Wednesday, August 16, 2006

Paul Lawrence Dunbar: We Wear The Mask

While reading the biography of Magnificent Montague, I discovered that he also used to include a little historical interlude in his broadcasts, entitled They Paved The Way. The picture header at the top of my blog always seemed a good place to put some things about history once in a while, but I thought it would be interesting to sometimes write a bit more about people whose place in history should be better known. "First it was jazz, now history lessons!", they groan... "Silence at the back! Pick up your pen and turn to page 135..."

Today's post is pure poetry. Paul Lawrence Dunbar (1872-1906) went to Dayton Central High School in Ohio with the Wright Brothers in the 1890s. By the age of 21 he was a published poet, and soon had built a national reputation. Frequently using dialectical spelling and grammar in his writing, he is sometimes for this accused of pandering to the prevalent image of the 'plantation negro', a judgement that neatly sidesteps any examination of the actual content of his writing. Here is one of his best known poems, We Wear The Mask, written without dialect voice, that helps to put into context the meaning of his other works and disarms the critics:

We wear the mask that grins and lies,
It hides our cheeks and shades our eyes--
This debt we pay to human guile;
With torn and bleeding hearts we smile
And mouth with myriad subtleties.

Why should the world be over-wise,
In counting all our tears and sighs?
Nay, let them only see us while
We wear the mask.

We smile, but oh great Christ, our cries
To Thee from tortured souls arise.
We sing, but oh the clay is vile
Beneath our feet, and long the mile;
But let the world dream otherwise,
We wear the mask!

In other words, his other poems may well have sold to some northern readers as tales of 'happy folk way down south'; but the same poems in fact treat the subject with dignity that is only hidden by our own prejudices towards the 'correct' form of written language.

Some critics, such as Kenny J. Williams, mock Dunbar for his pretensions to speak for black Americans, pointing to his Ohio birth, not being a slave himself (yet why should people assume that Dunbar is writing about antebellum slavery?!), white friendships and even criticising his caring mother for 'shielding' him from contemporary racism (how exactly she would achieve this I find hard to fathom...).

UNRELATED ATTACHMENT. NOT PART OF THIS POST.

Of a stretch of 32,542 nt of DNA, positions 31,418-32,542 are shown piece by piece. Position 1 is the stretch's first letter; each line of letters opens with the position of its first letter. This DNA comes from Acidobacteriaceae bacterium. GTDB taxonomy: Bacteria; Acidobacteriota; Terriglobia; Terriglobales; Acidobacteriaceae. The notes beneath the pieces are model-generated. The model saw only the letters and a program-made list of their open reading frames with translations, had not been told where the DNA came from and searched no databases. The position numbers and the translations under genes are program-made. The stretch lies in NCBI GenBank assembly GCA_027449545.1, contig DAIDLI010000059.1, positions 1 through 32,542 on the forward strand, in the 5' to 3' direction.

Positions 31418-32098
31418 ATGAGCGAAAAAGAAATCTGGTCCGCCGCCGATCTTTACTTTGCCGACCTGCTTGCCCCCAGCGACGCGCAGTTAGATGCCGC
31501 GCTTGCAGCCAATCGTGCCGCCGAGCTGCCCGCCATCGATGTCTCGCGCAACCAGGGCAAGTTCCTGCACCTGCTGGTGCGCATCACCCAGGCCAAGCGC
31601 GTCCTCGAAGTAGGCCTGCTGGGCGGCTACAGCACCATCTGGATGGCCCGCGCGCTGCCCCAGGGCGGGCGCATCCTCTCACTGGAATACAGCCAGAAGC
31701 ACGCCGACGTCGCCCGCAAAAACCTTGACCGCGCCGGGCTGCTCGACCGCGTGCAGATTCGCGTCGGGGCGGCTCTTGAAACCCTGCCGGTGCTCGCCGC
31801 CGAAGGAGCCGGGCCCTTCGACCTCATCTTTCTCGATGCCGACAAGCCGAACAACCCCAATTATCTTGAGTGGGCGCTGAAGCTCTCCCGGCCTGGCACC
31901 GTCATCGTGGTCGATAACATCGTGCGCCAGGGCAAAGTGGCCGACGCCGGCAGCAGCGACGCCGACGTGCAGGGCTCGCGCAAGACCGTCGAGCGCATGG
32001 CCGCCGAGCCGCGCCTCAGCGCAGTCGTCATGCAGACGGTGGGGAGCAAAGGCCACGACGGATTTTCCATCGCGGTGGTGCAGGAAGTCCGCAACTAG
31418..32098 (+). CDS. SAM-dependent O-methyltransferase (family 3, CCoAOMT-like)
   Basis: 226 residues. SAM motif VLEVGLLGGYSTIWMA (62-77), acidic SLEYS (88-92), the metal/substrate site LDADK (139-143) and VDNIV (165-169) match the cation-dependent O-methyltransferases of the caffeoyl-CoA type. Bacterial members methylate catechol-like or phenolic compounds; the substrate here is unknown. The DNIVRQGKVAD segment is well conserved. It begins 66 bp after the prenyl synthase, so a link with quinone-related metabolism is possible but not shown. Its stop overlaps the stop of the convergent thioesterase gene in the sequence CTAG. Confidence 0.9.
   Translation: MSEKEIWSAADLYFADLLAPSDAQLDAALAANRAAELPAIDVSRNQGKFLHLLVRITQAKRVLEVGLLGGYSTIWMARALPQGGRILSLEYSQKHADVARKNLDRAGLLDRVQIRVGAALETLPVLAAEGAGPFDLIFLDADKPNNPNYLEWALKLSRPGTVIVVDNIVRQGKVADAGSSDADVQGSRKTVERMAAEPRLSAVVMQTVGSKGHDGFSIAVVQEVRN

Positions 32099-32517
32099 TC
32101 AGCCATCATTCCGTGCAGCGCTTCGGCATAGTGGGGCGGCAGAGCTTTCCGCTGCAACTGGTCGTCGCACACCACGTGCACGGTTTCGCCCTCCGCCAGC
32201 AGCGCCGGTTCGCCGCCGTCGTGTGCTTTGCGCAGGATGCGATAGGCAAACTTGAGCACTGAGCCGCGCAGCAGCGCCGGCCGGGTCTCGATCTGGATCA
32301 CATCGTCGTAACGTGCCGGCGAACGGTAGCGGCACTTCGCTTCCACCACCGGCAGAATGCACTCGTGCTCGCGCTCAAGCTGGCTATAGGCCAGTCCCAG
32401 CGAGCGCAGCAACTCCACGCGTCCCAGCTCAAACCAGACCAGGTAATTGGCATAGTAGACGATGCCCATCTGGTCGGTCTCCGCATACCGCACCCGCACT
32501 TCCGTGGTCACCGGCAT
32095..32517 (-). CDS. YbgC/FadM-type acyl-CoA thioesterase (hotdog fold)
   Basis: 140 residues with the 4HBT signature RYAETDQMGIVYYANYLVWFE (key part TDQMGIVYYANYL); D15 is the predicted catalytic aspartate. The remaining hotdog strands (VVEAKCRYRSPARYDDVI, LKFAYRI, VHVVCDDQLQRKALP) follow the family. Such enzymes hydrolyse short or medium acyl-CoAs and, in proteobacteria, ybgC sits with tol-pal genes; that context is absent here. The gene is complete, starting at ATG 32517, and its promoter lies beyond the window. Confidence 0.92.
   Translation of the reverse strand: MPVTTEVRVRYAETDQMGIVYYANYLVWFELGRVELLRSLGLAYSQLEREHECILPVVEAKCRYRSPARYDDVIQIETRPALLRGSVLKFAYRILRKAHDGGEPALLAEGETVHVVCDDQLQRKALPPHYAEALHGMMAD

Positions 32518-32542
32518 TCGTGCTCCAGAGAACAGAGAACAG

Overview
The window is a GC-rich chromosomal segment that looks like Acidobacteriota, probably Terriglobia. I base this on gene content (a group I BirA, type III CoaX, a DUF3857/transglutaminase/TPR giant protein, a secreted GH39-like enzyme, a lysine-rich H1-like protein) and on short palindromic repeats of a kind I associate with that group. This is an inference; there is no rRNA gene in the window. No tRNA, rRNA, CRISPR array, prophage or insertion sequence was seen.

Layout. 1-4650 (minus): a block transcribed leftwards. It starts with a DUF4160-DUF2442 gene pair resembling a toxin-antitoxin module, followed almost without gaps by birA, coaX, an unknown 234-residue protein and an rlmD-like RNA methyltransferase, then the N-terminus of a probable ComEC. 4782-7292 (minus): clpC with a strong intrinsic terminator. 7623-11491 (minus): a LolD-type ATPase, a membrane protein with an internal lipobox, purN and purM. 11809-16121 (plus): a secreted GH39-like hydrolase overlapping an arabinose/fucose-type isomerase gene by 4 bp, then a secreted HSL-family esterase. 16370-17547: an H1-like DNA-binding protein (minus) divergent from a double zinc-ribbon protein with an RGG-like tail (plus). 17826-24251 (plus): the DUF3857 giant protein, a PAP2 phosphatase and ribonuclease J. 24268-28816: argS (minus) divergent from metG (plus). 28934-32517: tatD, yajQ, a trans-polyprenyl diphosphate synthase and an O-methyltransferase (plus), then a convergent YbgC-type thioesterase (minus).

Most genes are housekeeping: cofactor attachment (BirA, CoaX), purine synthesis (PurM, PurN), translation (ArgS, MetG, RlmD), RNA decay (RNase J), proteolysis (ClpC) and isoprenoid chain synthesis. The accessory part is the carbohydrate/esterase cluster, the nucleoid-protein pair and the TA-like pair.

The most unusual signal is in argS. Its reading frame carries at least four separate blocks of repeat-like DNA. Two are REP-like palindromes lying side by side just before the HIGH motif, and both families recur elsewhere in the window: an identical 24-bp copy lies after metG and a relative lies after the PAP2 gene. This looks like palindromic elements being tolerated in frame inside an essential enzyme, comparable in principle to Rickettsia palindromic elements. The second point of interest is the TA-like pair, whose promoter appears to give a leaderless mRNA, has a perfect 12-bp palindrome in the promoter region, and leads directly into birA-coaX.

In When Malindy Sings, Dunbar goes to great lengths to attempt to describe the technical prowess of blues singing as it then was practised, while mocking the limitations of the european musical tradition. That contemporary white readers, and modern critics, might sometimes fail to spot this, is their problem... Let the world dream otherwise, we wear the mask.

G'way an' quit dat noise, Miss Lucy --
Put dat music book away;
What's de use to keep on tryin'?
Ef you practise twell you're gray,
You cain't sta't no notes a-flyin'
Lak de ones dat rants and rings
F'om de kitchen to be big woods
When Malindy sings.

You ain't got de nachel o'gans
Fu' to make de soun' come right,
You ain't got de tu'ns an' twistin's
Fu' to make it sweet an' light.
Tell you one thing now, Miss Lucy,
An' I'm tellin' you fu' true,
When hit comes to raal right singin',
'T ain't no easy thing to do.

Easy 'nough fu' folks to hollah,
Lookin' at de lines an' dots,
When dey ain't no one kin sence it,
An' de chune comes in, in spots;
But fu' real melojous music,
Dat jes' strikes yo' hea't and clings,
Jes' you stan' an' listen wif me
When Malindy sings.

Ain't you nevah hyeahd Malindy?
Blessed soul, tek up de cross!
Look hyeah, ain't you jokin', honey?
Well, you don't know whut you los'.
Y' ought to hyeah dat gal a-wa'blin',
Robins, la'ks, an' all dem things,
Heish dey moufs an' hides dey faces
When Malindy sings.

Fiddlin' man jes' stop his fiddlin',
Lay his fiddle on de she'f;
Mockin'-bird quit tryin' to whistle,
'Cause he jes' so shamed hisse'f.
Folks a-playin' on de banjo
Draps dey fingahs on de strings--
Bless yo' soul--fu'gits to move em,
When Malindy sings.

She jes' spreads huh mouf and hollahs,
"Come to Jesus," twell you hyeah
Sinnahs' tremblin' steps and voices,
Timid-lak a-drawin' neah;
Den she tu'ns to "Rock of Ages,"
Simply to de cross she clings,
An' you fin' yo' teahs a-drappin'
When Malindy sings.

Who dat says dat humble praises
Wif de Master nevah counts?
Heish yo' mouf, I hyeah dat music,
Ez hit rises up an' mounts--
Floatin' by de hills an' valleys,
Way above dis buryin' sod,
Ez hit makes its way in glory
To de very gates of God!

Oh, hit's sweetah dan de music
Of an edicated band;
An' hit's dearah dan de battle's
Song o' triumph in de lan'.
It seems holier dan evenin'
When de solemn chu'ch bell rings,
Ez I sit an' ca'mly listen
While Malindy sings.
Towsah, stop dat ba'kin', hyeah me!
Mandy, mek dat chile keep still;
Don't you hyeah de echoes callin'
F'om de valley to de hill?
Let me listen, I can hyeah it,
Th'oo de bresh of angels' wings,
Sof' an' sweet, "Swing Low, Sweet Chariot,"
Ez Malindy sings.

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